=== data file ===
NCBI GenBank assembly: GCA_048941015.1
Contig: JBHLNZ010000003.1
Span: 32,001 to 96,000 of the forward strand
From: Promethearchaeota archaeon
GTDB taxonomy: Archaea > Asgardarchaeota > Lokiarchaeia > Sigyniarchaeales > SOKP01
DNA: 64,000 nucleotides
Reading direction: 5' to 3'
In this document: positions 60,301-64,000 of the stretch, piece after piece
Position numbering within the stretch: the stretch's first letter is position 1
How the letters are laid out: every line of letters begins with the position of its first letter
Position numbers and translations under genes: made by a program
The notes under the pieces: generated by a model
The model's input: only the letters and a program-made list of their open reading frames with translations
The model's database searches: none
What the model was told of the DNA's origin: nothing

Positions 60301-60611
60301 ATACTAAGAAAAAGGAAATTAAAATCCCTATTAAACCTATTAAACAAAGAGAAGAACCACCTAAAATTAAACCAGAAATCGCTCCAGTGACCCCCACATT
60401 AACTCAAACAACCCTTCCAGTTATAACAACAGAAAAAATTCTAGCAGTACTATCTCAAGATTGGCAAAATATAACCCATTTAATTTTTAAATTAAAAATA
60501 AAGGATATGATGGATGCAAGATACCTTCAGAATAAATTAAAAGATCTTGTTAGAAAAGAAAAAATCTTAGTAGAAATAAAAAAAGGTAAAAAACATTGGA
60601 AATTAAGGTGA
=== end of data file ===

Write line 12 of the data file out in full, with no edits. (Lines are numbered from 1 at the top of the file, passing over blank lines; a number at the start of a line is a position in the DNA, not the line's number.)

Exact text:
The notes under the pieces: generated by a model